By Dharamraj Dhutia and Siddhi Nayak
MUMBAI (Reuters) -The expectations of India’s bond yield curve steepening in the second half of the year are fading as the recent jump in oil prices re-ignites inflation worries and prevents shorter-dated yields from falling despite lower supply, traders said.
The government bond yield curve has remained flat for the past few weeks, with the four- and five-year yields at around 7.25% and the 10-year benchmark bond yield at 7.23%.
Typically, a yield curve slopes upwards as investors expect more compensation for taking on the risk that rising inflation will lower the expected return from owning longer-dated bonds. That means a 10-year note typically yields more than a two-year one as it has a longer duration.
A flat curve, on the other hand, reflects uncertainty over the monetary policy outlook and liquidity conditions.
“Earlier, there were expectations the curve may start steepening from the second half,” said VRC Reddy, treasury head at Karur Vysya Bank.
“But (recent news of Indian bonds’) index inclusion will favour the long end, while the spike in oil prices has raised fresh inflation concerns, which will weigh on the short end.”
“We do not expect any change in the pattern of the yield curve as bonds are driven by U.S. Treasuries for the time being,” said Vijay Sharma, senior executive vice president at PNB Gilts.
The 10-year U.S. Treasury yield is hovering close to its 16-year high of 4.70%.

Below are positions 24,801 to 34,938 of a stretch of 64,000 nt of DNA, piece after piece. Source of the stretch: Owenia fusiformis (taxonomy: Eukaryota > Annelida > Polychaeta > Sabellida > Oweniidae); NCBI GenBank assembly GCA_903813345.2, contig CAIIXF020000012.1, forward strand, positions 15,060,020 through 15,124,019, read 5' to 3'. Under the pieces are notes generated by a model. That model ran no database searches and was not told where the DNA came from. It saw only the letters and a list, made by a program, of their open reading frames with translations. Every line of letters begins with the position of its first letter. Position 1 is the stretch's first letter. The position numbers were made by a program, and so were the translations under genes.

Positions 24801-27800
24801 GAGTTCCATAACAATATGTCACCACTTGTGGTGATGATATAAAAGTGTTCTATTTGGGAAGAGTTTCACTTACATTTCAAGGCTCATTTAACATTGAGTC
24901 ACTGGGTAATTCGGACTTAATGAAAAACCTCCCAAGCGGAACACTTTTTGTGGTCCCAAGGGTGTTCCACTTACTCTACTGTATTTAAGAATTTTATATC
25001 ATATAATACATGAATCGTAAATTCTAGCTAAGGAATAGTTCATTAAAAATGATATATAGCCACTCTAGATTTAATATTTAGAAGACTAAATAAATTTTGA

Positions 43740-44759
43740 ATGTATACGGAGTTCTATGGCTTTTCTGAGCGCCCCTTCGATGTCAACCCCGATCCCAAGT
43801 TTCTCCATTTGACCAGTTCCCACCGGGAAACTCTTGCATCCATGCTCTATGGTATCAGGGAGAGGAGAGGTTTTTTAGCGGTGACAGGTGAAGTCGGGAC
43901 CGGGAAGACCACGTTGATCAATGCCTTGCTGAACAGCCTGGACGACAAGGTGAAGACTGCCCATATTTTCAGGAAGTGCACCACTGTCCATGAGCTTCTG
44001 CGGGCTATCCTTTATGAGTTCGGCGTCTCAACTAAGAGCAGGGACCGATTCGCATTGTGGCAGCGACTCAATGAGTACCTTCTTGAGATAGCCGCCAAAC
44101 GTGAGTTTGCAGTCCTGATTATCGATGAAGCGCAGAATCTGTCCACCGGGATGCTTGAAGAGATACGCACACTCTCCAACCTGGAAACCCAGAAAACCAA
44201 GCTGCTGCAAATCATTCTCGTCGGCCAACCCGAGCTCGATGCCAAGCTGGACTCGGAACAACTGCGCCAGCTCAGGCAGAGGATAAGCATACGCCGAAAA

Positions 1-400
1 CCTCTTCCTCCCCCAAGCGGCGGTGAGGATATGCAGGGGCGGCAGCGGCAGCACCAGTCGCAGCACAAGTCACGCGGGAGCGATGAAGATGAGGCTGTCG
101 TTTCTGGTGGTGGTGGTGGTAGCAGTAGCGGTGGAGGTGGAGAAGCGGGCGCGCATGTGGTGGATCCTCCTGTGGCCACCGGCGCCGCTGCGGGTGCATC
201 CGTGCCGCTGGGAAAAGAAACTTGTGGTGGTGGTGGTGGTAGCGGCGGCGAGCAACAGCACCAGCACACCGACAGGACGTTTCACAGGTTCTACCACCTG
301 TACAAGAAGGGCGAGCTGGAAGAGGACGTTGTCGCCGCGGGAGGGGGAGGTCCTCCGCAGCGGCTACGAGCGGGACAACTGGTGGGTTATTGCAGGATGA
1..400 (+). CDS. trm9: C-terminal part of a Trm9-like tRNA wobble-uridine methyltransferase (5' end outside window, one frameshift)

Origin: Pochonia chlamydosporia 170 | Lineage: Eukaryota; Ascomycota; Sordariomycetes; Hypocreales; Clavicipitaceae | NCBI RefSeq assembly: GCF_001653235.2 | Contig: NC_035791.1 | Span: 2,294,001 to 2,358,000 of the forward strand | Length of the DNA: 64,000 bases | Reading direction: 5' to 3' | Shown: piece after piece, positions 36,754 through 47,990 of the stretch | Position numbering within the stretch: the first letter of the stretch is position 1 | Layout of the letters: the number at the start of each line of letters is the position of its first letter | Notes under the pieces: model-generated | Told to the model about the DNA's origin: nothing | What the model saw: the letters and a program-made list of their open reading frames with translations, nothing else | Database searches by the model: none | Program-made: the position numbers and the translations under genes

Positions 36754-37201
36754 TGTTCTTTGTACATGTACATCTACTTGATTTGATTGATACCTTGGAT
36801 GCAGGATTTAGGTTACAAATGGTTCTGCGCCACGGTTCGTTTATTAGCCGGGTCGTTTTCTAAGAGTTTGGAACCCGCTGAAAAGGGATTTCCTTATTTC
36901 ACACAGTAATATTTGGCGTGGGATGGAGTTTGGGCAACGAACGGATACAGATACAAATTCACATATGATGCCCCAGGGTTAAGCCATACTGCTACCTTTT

Meanwhile, benchmark Brent crude prices rose for the fourth straight month in September, rekindling inflation worries and the chances of interest rates staying elevated.
“We expect the yield curve to continue to remain flat for some time as the higher-for-longer (rates) theme prevails,” said Anshul Chandak, head of treasury at RBL Bank.
Moreover, likely tight liquidity may put a floor on shorter-dated yields despite lower supply, traders said.
India is due to borrow 6.55 trillion rupees ($78.73 billion) from October to March, of which less than 17% will be through three- and five-year papers, while 10-year bonds will account for over 22%.
Still, traders ruled out a yield curve inversion as the low odds of a rate hike any time soon effectively rule out a selloff in short-end papers.
“An inversion may not happen,” said Jayesh Mehta, India country treasurer, Bank of America.
“But the flattening will continue for some time.” ($1 = 83.1950 Indian rupees)
(Reporting by Dharamraj Dhutia and Siddhi Nayak; Editing by Swati Bhat and Savio D’Souza)